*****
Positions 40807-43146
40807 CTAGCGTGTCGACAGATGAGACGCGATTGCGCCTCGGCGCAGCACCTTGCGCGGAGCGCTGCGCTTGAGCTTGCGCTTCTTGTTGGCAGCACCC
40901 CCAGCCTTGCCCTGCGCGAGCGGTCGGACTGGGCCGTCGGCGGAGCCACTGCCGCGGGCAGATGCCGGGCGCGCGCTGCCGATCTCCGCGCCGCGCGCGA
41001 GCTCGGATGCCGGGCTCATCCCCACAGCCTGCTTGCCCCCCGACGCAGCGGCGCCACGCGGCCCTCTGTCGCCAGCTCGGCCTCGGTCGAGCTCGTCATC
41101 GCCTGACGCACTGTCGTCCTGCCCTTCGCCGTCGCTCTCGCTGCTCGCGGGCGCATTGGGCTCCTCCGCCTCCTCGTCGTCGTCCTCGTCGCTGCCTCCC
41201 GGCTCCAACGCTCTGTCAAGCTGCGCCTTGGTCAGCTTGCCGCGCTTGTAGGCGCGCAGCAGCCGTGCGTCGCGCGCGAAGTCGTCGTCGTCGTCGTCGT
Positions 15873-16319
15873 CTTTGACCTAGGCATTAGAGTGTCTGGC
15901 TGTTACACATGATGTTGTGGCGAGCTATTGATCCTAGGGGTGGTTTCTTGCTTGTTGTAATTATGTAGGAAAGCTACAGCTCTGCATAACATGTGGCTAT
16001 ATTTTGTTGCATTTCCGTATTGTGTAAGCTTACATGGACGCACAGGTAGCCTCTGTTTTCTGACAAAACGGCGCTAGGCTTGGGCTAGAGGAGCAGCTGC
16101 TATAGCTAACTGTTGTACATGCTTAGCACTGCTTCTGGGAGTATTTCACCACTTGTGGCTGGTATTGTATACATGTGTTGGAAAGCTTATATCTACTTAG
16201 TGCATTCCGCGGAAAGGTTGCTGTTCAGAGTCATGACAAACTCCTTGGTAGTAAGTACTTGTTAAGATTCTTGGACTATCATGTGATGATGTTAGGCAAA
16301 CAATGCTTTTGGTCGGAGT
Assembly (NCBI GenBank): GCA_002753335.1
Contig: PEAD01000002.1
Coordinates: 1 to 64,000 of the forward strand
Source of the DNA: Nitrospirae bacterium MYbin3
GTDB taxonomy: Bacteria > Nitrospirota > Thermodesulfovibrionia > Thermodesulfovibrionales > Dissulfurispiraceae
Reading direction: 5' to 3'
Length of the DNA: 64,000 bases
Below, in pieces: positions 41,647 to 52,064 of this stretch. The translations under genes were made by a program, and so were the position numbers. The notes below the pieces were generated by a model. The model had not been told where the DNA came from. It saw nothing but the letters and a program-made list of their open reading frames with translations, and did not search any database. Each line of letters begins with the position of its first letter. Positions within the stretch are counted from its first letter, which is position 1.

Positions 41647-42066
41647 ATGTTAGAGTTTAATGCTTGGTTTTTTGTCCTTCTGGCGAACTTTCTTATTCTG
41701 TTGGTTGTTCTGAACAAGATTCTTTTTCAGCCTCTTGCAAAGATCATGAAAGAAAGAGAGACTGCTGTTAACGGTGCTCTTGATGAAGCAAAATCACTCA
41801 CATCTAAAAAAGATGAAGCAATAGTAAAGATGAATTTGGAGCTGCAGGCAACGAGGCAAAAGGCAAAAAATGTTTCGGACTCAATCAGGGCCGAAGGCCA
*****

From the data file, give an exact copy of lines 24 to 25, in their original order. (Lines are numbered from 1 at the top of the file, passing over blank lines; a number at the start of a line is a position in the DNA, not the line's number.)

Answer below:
41701 TTGGTTGTTCTGAACAAGATTCTTTTTCAGCCTCTTGCAAAGATCATGAAAGAAAGAGAGACTGCTGTTAACGGTGCTCTTGATGAAGCAAAATCACTCA
41801 CATCTAAAAAAGATGAAGCAATAGTAAAGATGAATTTGGAGCTGCAGGCAACGAGGCAAAAGGCAAAAAATGTTTCGGACTCAATCAGGGCCGAAGGCCA